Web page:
Looking back, I can’t pinpoint when I was originally told the stories, but I do remember looking out on to the Valley from the school during one stormy day and feeling very creeped out.
It’s bizarre how some memories stick with you.
I guess I’ll never find out just how much of the tale is real, or if the only incident was my cousin running away from the scruffy man.
Regardless of this, I’ll continue to listen to the enthusiastic story telling of my nephew and nieces. I only hope their tales are a little less gory and sinister.
On saying this, my niece Darcie revels in the fact her name means ‘Dark’ so maybe I’ll have some dark tellings to pen from them one day.
And now for something quite off track that I’m used to writing. 😀
Unbeknownst to most people I know, the concept and notion of love is something that dominates quite a lot of my life, and even drives me to work, write, and paint. Even though I rarely talk about it.
Fuelled by an unhealthy obsession of 80’s movies, old Disney films and power ballads, I think I have beliefs about love that many would consider unrealistic.
I’ve used the idea of a perfect romance as a kind of muse in all my workings. And even though it’s not quite obvious when reading my writings (especially with some of the gorier work!), a simple scratch of the surface will show it’s subtle undertones of love.
In my screenplay of Last Battle, the protagonist’s only drive was to return to his wife and child, willing to go head first against the armies of Hell in the name of love. And likewise in the same tale, I penned about a couple – one controlled by Heaven, one unwillingly controlled by Hell desperately fighting it out amid the fires of the underworld, trying to understand what has become of them. Another character fights in the belief that his long lost love can still see him, and uses this notion to give him courage.
With Tapestry of Fates I wanted to build up the story and characters own paths within the wars in the first book, before helping them to understand there’s more to life than just fighting in the second book, which of course leads to some romantic interventions, in turn causing the subsequent battles against E-Clipse to become more desperate and heartfelt.
This is route I’m planning with Fallen Tears also, as the twins near the source of the vampiric reign, I want to introduce a kind of romantic spanner in the works without altering the book as a whole.
So why is it that a bloke writing so much about love has remained single for quite a few years now (insert wise crack here about not being able to get a girlfriend)? I’ve been on dates after all, and that’s something I do enjoy greatly, but that could be because I love getting to know new people.
It’s no secret that I’m quite an emotional fella. Not in the crying sense, but as in deeply feeling everything around me. I hate nothing more than seeing people upset and would move mountains to make people happy. Sometimes being overly emphatic can be seen as a weakness, as it’s a trait easily exploited.
I guess I can only say that I don’t yearn for just a simple coupling, sleeping around, or jumping in and settling down with the first person that shows interest. Like my stories, I want meaning to develop before anything else.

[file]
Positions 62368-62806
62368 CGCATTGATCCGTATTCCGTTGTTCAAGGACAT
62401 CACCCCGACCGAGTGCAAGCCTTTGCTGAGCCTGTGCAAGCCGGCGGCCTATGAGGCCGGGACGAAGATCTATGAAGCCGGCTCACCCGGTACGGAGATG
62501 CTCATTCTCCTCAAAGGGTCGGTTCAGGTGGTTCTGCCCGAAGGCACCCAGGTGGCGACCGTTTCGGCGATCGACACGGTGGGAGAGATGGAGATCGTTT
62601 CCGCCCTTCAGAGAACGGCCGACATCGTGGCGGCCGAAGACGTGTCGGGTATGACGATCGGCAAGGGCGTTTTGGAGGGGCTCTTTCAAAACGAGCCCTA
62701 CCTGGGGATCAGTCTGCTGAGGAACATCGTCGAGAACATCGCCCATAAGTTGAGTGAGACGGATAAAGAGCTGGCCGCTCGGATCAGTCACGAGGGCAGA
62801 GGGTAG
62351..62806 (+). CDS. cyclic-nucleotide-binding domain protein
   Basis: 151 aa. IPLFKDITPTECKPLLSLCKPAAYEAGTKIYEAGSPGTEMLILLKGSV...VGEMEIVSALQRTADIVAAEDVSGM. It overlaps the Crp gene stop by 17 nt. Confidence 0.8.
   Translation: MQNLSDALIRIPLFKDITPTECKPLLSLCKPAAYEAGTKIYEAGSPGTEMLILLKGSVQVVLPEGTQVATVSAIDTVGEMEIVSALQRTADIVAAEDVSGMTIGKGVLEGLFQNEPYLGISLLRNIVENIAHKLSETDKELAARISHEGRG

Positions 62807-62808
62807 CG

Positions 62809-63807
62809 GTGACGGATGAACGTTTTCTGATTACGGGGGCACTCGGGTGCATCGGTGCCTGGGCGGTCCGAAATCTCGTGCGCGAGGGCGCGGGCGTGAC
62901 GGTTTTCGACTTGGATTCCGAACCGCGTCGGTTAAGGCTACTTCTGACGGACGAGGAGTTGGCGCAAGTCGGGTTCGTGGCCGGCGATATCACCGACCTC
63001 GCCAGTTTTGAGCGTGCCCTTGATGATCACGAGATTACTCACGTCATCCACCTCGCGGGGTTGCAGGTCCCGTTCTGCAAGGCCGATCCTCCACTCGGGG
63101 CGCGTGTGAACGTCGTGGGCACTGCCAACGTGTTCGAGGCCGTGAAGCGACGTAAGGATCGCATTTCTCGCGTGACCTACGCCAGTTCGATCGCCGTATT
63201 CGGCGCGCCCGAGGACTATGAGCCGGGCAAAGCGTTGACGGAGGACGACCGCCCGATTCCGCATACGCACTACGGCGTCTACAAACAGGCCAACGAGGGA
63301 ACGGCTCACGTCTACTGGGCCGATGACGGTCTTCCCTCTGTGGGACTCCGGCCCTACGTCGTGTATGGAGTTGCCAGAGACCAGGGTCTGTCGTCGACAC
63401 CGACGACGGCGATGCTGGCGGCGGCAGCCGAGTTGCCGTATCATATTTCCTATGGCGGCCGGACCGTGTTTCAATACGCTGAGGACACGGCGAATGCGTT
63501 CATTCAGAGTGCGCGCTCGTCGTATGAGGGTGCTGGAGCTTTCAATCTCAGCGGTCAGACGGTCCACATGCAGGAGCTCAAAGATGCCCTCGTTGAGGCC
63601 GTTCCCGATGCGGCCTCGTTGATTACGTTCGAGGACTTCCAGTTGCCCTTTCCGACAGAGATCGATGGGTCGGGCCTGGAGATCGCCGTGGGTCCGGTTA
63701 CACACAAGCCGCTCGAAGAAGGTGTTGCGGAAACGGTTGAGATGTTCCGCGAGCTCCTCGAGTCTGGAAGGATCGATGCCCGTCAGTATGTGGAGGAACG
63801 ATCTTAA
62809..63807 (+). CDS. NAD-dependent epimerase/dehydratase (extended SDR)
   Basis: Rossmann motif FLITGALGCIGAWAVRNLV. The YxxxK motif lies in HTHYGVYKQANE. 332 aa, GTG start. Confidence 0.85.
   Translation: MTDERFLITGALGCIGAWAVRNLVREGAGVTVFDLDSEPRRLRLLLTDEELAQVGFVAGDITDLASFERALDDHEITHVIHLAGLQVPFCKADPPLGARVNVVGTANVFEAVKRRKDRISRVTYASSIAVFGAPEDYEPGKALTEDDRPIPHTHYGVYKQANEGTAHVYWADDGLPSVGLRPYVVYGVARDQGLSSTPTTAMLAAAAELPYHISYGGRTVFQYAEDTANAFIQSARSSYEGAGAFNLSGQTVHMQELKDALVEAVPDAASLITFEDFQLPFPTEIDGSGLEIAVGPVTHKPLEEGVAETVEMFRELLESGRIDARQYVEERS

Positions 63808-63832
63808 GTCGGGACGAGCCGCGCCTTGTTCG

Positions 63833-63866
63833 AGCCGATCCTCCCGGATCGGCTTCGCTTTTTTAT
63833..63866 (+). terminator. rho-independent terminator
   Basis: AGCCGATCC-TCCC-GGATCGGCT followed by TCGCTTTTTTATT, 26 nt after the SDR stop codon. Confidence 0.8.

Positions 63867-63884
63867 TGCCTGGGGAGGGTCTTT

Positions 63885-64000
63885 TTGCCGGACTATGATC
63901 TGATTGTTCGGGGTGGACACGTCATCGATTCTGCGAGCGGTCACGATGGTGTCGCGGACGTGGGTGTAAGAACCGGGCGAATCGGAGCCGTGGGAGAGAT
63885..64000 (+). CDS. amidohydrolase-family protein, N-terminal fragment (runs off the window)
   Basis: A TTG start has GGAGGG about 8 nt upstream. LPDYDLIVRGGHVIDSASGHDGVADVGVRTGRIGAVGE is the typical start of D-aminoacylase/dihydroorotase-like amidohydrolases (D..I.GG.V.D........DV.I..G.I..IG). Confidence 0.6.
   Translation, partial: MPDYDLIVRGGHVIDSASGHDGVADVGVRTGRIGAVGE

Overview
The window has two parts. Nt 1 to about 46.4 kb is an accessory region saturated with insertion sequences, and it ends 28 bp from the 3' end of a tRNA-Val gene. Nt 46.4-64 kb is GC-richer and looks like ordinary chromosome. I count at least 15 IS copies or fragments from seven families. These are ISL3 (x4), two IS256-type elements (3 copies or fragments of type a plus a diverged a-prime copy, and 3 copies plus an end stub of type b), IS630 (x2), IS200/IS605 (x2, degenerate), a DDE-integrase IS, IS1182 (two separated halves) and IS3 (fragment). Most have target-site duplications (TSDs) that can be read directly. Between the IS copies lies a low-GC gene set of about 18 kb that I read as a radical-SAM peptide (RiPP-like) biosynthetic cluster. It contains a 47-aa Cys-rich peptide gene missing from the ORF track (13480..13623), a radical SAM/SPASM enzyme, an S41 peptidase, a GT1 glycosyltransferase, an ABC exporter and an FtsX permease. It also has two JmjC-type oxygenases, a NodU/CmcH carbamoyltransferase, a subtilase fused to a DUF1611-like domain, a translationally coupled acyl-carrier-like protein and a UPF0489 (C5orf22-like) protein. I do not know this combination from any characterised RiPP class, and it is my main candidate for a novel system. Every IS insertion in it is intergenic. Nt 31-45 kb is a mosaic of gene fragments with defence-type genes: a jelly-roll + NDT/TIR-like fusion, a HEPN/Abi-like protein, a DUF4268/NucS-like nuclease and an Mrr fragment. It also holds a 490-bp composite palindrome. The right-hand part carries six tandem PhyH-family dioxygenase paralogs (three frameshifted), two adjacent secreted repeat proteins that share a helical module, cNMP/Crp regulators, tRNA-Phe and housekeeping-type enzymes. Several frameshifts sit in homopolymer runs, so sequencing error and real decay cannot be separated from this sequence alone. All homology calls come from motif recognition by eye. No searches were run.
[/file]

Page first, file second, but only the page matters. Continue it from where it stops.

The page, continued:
Rather I feel I have an eye open for that perfect romance I like to write about; a chivalrous, all-consuming, soul-burning love that many believe doesn’t exist.
And does that kind of love exist? I feel I’ve seen enough evidence in this world to believe so.
Do I believe it’ll come to me? Maybe. Maybe not.
Does it make a fussy bastard? Some might even say I’ve not right to be fussy! 😀 But it’s something I won’t try to force, not sell my soul to achieve.
Whilst I’ve seen how true love can create Heaven for some, I’ve also seen it create misery in others. There’s nothing worse than regret, and living beside someone for mere convenience without any affection is one of the biggest in life.
Perhaps I even put off the idea of becoming fully involved with someone as the muse of love is such a powerful working drive for me. At times in the past I’d even use the thought of a some particular girl in order to push forward my work. But now I think it’s more of the notion itself that helps spurn my creativity.
It’s a surprise to read that Napoleon Hill wrote a similar idea in his book Think and Grow Rich – a chapter called “The Mystery of Sex Transmutation” that was removed in the early editions, with it being seen as too risque for the audiences of the 1930’s. Basically it describes that many of the successful businessmen at the time turned their desires of sex into a powerful drive that spurned them to work hard.
So whilst I’ve rambled on over one of the most boring blog utterings I’ve ever posted, whilst simultaneously giving my mother a heart attack about the possible lack of grandchildren, I wonder how I’ll end this in a suitable way.
One of the greatest things I’ve ever seen in fiction is J.K.Rowling’s Severus Snape. Whilst we all spent many books and movies believing Snape was a cold-hearted, wicked man with a terrible agenda, the saddest part came when we learned the truth about his love for Harry’s mother, gently hinted at in Harry Potter and the Deathly Hallows.
“Dumbledore watched her fly away, and as her silvery glow faded he turned back to Snape, and his eyes were full of tears.
“After all this time?”
“Always,” said Snape.”
As tragic as this story arc is, it’s the semblance I adore. And the willingness to sacrifice himself even for his love’s offspring is pretty much as deep as you can get.